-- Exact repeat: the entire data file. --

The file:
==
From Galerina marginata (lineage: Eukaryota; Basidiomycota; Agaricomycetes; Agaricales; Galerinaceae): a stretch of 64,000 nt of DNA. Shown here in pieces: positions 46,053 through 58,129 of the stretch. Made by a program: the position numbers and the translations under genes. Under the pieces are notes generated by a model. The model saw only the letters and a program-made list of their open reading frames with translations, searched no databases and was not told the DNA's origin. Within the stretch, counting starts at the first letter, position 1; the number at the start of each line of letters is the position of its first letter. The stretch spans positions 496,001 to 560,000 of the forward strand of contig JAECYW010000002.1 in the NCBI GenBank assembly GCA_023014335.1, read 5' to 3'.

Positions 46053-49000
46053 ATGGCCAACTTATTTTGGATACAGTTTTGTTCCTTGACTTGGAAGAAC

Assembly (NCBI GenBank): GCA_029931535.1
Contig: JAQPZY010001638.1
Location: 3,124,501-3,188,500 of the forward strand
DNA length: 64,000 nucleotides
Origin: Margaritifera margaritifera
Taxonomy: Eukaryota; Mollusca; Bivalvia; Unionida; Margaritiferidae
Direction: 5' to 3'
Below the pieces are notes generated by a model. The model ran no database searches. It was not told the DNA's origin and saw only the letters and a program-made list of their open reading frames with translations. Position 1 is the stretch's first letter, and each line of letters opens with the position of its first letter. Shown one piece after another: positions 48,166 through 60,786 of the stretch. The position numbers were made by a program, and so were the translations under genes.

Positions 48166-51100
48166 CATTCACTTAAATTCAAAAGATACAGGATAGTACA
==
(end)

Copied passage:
From Galerina marginata (lineage: Eukaryota; Basidiomycota; Agaricomycetes; Agaricales; Galerinaceae): a stretch of 64,000 nt of DNA. Shown here in pieces: positions 46,053 through 58,129 of the stretch. Made by a program: the position numbers and the translations under genes. Under the pieces are notes generated by a model. The model saw only the letters and a program-made list of their open reading frames with translations, searched no databases and was not told the DNA's origin. Within the stretch, counting starts at the first letter, position 1; the number at the start of each line of letters is the position of its first letter. The stretch spans positions 496,001 to 560,000 of the forward strand of contig JAECYW010000002.1 in the NCBI GenBank assembly GCA_023014335.1, read 5' to 3'.

Positions 46053-49000
46053 ATGGCCAACTTATTTTGGATACAGTTTTGTTCCTTGACTTGGAAGAAC

Assembly (NCBI GenBank): GCA_029931535.1
Contig: JAQPZY010001638.1
Location: 3,124,501-3,188,500 of the forward strand
DNA length: 64,000 nucleotides
Origin: Margaritifera margaritifera
Taxonomy: Eukaryota; Mollusca; Bivalvia; Unionida; Margaritiferidae
Direction: 5' to 3'
Below the pieces are notes generated by a model. The model ran no database searches. It was not told the DNA's origin and saw only the letters and a program-made list of their open reading frames with translations. Position 1 is the stretch's first letter, and each line of letters opens with the position of its first letter. Shown one piece after another: positions 48,166 through 60,786 of the stretch. The position numbers were made by a program, and so were the translations under genes.

Positions 48166-51100
48166 CATTCACTTAAATTCAAAAGATACAGGATAGTACA